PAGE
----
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Posted Fri Feb 23, 2018 5:59 AM

Hi!

I agree with you, this must be some non-linear effect in the analog path.

Seen your captures, my theory is that the 1-0 transition produces too much undershot, and that the affected TV sets "inverts" the voltaje bellow some level, effectively enlarging enlarging the 1 and shifting the phase. Also, to make the theory work, only the transitions in phase with the colorbust produce under/over shot, not the other half.

So, your monitors are:
- 1702: don't saturate, colors are 180° shifted and luminance is 50%.
- Dell and Samsung TV: saturate on low voltage only, luma is increased to 70% and phase is shifted to green.
- AIW: saturate on low and high voltage, luma is nearer 50% and both phases are shifted, making the display the same as the XL.

Well, only a theory, please put a scope to the signals, alone and when connected to each device!

#14 Kr0tki OFFLINE  

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Posted Fri Feb 23, 2018 6:22 AM

Phareon: I think you should add standard solid color bars to your testing program, as a reference. E.g. a bar for each of the 15 hues, or at the very least, a bar for hue $1 (ie. the colorburst phase). This is to rule out the possibility of the receivers interpreting hue/tint differently.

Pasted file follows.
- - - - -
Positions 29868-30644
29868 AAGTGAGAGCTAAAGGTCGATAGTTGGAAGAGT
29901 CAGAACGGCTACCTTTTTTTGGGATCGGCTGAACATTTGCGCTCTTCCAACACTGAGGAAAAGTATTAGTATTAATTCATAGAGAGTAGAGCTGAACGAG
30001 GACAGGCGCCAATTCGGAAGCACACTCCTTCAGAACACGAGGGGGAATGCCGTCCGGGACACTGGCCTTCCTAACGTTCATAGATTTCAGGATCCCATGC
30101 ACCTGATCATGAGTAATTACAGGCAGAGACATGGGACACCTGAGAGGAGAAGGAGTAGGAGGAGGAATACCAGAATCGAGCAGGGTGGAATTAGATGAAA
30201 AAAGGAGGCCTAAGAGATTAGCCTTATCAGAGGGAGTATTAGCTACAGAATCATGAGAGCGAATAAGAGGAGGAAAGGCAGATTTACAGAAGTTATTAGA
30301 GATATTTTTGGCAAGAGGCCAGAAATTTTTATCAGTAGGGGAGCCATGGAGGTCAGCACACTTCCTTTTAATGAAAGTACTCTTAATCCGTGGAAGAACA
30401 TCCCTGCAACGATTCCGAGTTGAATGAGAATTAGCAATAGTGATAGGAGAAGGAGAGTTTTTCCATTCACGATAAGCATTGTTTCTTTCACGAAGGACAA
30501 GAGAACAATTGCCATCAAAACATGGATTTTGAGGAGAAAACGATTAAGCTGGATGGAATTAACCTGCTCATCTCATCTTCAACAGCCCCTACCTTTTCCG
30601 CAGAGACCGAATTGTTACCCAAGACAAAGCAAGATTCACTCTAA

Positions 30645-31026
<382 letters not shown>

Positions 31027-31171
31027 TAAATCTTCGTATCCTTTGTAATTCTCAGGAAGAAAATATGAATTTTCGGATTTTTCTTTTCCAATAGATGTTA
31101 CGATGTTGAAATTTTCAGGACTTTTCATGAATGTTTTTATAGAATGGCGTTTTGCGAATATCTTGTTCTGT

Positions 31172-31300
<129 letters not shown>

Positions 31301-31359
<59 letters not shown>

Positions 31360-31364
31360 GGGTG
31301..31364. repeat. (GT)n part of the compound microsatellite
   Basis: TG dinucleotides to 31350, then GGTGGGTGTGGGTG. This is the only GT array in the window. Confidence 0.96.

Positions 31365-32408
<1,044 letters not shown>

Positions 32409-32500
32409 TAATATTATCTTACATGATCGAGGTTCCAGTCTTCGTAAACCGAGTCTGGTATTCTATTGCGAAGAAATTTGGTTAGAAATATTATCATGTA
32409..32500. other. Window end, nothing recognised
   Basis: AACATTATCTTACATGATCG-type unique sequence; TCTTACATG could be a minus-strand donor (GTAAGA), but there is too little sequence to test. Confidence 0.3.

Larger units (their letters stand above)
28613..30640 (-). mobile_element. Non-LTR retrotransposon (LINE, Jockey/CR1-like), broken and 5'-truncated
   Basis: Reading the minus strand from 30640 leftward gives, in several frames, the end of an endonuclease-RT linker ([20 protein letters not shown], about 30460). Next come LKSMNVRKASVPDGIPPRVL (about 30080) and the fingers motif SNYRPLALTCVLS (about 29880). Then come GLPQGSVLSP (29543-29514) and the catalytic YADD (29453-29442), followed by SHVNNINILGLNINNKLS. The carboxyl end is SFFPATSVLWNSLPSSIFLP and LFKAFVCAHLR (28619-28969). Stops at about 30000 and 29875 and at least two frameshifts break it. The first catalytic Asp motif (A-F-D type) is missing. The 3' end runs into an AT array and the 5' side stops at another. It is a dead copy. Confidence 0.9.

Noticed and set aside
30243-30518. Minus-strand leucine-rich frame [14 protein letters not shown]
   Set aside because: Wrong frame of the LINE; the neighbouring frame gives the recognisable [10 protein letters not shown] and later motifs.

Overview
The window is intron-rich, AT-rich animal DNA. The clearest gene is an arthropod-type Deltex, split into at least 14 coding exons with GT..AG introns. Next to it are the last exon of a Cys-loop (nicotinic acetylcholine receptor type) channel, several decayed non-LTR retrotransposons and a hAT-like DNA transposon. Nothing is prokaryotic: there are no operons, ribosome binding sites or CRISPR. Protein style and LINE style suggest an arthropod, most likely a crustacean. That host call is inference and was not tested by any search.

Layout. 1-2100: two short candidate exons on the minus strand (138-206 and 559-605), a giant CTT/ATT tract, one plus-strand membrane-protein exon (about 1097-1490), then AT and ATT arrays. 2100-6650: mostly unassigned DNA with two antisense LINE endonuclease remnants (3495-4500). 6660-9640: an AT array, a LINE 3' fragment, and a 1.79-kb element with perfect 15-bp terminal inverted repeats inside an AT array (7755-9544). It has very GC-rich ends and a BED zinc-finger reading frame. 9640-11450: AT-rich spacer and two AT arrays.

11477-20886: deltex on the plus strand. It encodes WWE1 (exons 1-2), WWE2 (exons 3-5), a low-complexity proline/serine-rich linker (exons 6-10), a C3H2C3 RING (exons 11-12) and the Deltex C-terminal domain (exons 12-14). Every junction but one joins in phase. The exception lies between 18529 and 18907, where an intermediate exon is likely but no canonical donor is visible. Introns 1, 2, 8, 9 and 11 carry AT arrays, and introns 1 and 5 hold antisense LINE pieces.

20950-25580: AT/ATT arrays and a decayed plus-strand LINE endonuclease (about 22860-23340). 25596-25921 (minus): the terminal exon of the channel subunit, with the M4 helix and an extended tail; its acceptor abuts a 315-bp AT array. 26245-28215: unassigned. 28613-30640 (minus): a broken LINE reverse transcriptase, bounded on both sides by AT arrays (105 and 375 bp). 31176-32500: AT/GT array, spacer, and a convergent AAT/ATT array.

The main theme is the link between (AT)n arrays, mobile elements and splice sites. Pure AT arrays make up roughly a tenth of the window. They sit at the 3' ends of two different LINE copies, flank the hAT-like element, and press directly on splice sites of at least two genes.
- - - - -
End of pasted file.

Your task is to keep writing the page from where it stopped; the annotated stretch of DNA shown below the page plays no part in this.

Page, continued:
EDIT: and yeah, you'll definitely need an scope to get to the bottom.

Edited by Kr0tki, Fri Feb 23, 2018 6:32 AM.


#15 _The Doctor__ OFFLINE  

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Posted Fri Feb 23, 2018 6:24 AM

To be sure it's not an either/or I haven't contradicted myself.. it's ALL part of it.... he wanted to know why it ramps up also, it has to do with the beams hitting part of the mask and part of the rgb group, as the intensity value is raised in the Atari the apparent ramping is a product of the beams being driven more, it causes the beams to brighten and widen slightly allowing more to pass directly through the mask as well as slightly reflect. this can also slightly change the color(slight)... not much but can be noticed on some monitors depending on dot pitch and mask type.